did you know that approximately 31% of people begin internships after graduating college? Whether you’ve had experience with internships before, during, or after college, they can benefit you in countless ways and even transition into full-time careers. Just know that it’s not too late to start looking for an internship that would help you on your career path.
Types of internships
You’re probably familiar with the term “internship,” but there are several variations of the theme of gaining professional experience outside the classroom.
Internship: An internship typically takes place over the course of a few months. Interns work on various projects and with multiple team members in an organization. These are either paid or unpaid.
Internship: The duration of an externship is very short – they can be one day long, or up to a few weeks long. They allow students to shadow or observe professionals in their field to supplement their current coursework. Externships don’t offer pay because they are typically part of the student’s curriculum. Many students going into the medical field have had externship experience.
Apprenticeship: Apprenticeships are long-term opportunities (1-3 years) for people going into a specific trade (electricians, carpenters, welders and similar professionals normally start out as apprentices). Most of the time, apprentices work with a mentor who train them in specific skills. They also require training in a classroom to coincide with their fieldwork. Apprentices do receive pay and receive a job offer after they complete their apprenticeship.
Volunteering: The downside to volunteering is that you don’t get paid, but the upside is you can get your hands dirty and network in the field. Organizations, typically nonprofits, welcome volunteers with open arms – you can be a helpful resource and learn the ropes so that when an opportunity presents itself, you can apply for a position and the team will already know what you’re like to work with.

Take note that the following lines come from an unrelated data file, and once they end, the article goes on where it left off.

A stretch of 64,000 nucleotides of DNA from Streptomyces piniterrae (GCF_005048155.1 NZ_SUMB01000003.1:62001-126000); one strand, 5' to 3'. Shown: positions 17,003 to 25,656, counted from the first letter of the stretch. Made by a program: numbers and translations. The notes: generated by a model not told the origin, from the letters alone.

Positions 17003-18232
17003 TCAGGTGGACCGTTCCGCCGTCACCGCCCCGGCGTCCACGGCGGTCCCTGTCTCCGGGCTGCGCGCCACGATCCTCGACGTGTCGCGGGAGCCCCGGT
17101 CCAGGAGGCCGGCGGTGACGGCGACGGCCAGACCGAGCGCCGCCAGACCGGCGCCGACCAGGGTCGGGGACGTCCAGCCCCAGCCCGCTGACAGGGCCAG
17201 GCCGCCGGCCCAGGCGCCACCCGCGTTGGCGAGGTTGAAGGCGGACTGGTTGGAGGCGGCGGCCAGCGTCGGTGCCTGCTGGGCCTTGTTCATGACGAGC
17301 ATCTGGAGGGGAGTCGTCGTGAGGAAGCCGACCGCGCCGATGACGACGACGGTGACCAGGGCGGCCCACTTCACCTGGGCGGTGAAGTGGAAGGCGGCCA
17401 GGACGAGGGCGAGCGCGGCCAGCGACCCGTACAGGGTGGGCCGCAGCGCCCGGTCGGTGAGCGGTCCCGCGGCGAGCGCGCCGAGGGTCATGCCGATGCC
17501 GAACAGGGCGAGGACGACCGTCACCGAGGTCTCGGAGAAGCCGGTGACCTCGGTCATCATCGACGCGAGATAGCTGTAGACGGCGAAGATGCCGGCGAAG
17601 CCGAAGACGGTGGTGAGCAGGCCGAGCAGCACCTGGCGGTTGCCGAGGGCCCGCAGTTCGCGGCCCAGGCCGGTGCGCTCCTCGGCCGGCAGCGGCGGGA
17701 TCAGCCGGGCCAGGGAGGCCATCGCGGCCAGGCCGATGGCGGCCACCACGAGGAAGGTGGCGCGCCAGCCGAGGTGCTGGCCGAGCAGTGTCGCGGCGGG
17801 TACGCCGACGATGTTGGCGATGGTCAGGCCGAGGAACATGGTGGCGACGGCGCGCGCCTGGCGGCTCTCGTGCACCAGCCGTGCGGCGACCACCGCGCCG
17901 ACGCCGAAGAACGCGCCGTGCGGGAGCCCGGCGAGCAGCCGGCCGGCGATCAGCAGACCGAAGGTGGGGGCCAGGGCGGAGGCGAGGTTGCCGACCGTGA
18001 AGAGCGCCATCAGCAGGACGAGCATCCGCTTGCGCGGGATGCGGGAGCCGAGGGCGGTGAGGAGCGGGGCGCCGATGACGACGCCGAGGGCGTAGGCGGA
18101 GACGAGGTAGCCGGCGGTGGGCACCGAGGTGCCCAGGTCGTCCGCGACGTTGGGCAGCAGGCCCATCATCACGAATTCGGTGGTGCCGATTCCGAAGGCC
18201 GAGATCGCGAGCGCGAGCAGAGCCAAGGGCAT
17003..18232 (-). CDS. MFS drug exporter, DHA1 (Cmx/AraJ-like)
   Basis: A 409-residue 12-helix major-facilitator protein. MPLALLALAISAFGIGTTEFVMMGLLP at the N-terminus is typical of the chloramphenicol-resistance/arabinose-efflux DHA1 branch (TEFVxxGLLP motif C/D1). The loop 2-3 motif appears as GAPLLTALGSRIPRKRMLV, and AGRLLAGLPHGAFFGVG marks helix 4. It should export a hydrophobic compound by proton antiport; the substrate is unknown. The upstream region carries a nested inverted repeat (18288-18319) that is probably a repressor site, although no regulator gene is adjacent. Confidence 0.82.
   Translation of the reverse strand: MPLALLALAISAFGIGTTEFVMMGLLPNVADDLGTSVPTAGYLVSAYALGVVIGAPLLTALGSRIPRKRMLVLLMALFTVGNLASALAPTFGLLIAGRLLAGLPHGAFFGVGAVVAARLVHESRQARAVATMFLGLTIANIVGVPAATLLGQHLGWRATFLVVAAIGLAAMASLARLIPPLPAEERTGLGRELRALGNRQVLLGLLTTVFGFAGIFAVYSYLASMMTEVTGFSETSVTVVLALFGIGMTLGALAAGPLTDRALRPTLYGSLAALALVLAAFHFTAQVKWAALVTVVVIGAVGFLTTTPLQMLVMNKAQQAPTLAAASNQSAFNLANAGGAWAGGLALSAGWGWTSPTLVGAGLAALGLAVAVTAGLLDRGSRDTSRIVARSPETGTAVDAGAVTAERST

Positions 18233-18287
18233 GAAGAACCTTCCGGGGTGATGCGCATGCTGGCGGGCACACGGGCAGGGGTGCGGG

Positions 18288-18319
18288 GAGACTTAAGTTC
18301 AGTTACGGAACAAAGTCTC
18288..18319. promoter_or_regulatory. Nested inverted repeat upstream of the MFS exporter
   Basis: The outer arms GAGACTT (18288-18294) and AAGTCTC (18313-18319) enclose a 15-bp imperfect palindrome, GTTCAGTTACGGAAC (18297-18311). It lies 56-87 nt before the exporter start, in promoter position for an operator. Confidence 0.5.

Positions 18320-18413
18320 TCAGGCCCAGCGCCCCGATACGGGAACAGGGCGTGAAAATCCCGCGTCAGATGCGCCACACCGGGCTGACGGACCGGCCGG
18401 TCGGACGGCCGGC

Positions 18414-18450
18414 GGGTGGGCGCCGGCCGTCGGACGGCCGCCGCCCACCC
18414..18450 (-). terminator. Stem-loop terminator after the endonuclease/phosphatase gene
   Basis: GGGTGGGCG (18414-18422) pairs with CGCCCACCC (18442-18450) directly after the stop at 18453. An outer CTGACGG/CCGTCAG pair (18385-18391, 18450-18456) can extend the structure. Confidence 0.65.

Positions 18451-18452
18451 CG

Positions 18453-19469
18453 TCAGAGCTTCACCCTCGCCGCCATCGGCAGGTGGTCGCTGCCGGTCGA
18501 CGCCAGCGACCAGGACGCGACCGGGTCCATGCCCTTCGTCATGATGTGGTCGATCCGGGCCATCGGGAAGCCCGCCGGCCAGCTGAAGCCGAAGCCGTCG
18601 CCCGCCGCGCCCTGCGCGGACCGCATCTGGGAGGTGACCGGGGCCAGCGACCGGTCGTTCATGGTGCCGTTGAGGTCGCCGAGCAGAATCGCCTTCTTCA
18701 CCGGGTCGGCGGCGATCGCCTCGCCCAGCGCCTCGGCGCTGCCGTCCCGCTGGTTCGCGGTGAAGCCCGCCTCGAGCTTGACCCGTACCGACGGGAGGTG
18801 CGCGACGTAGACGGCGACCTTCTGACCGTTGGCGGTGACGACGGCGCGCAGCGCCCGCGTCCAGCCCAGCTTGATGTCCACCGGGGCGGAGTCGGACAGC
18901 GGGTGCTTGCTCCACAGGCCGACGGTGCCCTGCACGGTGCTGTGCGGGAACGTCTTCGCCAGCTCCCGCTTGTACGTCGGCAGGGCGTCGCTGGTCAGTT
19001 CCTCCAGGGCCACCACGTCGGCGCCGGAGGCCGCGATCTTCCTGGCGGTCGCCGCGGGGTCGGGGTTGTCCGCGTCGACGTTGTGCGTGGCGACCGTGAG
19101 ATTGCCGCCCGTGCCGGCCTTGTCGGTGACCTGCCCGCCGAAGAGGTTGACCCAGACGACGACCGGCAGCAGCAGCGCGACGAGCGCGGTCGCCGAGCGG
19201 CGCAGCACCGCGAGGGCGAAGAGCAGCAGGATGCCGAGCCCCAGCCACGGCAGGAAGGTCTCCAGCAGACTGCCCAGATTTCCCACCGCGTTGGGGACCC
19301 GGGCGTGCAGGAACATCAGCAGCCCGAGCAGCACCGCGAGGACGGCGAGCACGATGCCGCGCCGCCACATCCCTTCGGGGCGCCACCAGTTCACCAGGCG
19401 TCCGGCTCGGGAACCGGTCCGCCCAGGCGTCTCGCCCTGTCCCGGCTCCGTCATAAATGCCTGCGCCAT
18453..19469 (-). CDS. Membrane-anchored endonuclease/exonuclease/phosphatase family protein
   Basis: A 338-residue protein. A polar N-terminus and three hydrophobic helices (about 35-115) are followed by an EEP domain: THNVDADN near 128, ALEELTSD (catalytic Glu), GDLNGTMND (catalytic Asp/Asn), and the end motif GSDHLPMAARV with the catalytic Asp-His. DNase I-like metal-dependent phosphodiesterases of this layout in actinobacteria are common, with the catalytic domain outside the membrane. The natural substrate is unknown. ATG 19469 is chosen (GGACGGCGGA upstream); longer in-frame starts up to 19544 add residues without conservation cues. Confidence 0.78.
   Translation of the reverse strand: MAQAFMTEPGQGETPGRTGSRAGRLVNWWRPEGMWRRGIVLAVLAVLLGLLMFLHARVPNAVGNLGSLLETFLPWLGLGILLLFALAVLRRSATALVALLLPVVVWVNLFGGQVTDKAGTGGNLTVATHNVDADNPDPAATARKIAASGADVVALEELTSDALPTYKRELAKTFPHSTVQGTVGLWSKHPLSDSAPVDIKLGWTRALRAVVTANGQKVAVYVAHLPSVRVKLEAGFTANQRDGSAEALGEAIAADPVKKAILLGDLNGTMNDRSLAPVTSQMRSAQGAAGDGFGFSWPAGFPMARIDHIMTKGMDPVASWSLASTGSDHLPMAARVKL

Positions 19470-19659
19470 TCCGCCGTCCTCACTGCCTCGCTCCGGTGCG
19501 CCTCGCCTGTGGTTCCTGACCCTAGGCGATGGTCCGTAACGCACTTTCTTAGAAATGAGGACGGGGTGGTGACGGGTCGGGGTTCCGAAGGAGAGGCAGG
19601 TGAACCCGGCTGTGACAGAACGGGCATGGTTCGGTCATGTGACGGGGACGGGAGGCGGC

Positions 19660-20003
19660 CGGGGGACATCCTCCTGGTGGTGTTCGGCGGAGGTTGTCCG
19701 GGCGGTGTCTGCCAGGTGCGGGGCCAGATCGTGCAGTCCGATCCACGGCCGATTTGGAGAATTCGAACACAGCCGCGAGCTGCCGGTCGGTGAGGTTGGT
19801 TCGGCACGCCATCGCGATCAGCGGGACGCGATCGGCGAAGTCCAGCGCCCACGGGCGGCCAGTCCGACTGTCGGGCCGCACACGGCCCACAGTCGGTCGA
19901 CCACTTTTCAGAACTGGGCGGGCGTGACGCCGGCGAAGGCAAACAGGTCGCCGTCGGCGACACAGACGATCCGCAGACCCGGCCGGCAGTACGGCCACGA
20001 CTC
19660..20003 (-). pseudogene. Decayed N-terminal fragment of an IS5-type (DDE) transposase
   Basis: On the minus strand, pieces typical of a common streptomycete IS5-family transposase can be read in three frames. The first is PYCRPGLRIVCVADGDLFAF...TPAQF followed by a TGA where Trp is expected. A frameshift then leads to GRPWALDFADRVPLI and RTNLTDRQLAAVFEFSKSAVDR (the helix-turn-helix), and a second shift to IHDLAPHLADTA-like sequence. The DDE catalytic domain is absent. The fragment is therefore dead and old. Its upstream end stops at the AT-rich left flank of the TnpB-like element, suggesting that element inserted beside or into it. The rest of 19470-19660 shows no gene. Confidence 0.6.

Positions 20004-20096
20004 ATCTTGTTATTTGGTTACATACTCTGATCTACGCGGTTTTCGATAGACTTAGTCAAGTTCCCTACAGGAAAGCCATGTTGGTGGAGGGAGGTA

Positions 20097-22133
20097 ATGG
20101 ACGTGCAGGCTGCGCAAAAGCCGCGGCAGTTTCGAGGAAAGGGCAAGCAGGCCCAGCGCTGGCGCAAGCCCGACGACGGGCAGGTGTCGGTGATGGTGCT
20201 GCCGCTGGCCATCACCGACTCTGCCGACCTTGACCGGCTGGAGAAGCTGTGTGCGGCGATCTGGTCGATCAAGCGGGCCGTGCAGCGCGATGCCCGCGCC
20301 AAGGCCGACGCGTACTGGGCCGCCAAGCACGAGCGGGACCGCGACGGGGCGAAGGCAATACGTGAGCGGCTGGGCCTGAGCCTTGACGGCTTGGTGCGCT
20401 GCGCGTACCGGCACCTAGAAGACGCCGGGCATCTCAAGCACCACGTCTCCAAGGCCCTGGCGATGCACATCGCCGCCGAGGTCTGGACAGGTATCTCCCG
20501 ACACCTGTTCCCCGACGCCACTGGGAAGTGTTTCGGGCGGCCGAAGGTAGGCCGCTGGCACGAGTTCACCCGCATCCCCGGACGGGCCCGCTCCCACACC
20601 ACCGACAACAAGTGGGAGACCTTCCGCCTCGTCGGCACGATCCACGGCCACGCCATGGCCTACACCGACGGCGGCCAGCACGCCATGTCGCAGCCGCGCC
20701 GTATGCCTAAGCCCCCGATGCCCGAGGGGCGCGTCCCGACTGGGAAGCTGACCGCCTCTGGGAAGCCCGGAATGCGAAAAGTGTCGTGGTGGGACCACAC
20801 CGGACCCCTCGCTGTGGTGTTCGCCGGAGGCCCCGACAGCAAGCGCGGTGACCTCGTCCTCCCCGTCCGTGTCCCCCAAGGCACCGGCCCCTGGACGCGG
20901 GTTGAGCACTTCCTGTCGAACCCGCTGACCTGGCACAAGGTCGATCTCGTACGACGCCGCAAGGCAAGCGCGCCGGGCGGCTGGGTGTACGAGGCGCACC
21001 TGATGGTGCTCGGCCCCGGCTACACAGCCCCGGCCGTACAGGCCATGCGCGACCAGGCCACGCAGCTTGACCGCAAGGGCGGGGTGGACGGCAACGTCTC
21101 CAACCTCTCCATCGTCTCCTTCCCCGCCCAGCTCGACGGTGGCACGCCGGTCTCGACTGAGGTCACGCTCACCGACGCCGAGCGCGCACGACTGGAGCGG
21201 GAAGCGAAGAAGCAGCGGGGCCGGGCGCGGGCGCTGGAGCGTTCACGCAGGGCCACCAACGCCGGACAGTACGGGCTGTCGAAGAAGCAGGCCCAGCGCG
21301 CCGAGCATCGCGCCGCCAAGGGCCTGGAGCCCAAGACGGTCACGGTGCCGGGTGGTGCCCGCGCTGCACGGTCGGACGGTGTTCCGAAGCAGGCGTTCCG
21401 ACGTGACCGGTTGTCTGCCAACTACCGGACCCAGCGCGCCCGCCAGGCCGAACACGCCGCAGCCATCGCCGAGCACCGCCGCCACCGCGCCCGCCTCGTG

All these opportunities will help you advance in your field and develop your skills.
Getting a Post-Graduation Internship
You need to be offered an internship before you can experience all its benefits. Luckily, college students have access to plenty of tools and resources that can make it easy for you to find internships to launch your professional career. For those who didn’t go to college, or have been in the workforce for a while and are looking to change careers, adult internships are still a great option.
Use your school’s resources
Take advantage of your institution’s career resource center. Generally, they offer mock interviews, resume and cover letter revisions, and a whole array of tips and tricks. Also be on the look out for career fairs hosted by your school to get you some face time with recruiters. Don’t hesitate to reach out to your school once you earn your degree – schools often offer assistance even after you graduate.
1. Finalize your resume and cover letter
Hiring managers want to see that you have the required skills, or even just the drive to work hard and adapt to new environments, before offering you an interview. Make sure your resume is updated, concise, and specific to the position you’re applying for.